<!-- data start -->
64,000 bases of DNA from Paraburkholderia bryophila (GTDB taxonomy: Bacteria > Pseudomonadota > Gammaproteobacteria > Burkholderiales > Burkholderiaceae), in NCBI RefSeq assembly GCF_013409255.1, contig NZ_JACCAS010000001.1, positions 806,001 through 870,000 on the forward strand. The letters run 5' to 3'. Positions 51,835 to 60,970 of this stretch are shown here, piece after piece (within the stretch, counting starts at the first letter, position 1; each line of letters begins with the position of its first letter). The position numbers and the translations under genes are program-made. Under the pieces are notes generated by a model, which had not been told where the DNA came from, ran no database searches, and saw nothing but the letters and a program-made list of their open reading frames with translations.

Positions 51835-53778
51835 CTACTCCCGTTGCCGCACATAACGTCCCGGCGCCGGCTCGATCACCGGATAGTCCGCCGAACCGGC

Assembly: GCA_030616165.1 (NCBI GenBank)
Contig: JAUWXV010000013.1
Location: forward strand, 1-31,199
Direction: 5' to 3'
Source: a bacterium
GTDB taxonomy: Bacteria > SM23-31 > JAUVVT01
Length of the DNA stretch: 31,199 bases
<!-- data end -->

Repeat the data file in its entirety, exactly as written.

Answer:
64,000 bases of DNA from Paraburkholderia bryophila (GTDB taxonomy: Bacteria > Pseudomonadota > Gammaproteobacteria > Burkholderiales > Burkholderiaceae), in NCBI RefSeq assembly GCF_013409255.1, contig NZ_JACCAS010000001.1, positions 806,001 through 870,000 on the forward strand. The letters run 5' to 3'. Positions 51,835 to 60,970 of this stretch are shown here, piece after piece (within the stretch, counting starts at the first letter, position 1; each line of letters begins with the position of its first letter). The position numbers and the translations under genes are program-made. Under the pieces are notes generated by a model, which had not been told where the DNA came from, ran no database searches, and saw nothing but the letters and a program-made list of their open reading frames with translations.

Positions 51835-53778
51835 CTACTCCCGTTGCCGCACATAACGTCCCGGCGCCGGCTCGATCACCGGATAGTCCGCCGAACCGGC

Assembly: GCA_030616165.1 (NCBI GenBank)
Contig: JAUWXV010000013.1
Location: forward strand, 1-31,199
Direction: 5' to 3'
Source: a bacterium
GTDB taxonomy: Bacteria > SM23-31 > JAUVVT01
Length of the DNA stretch: 31,199 bases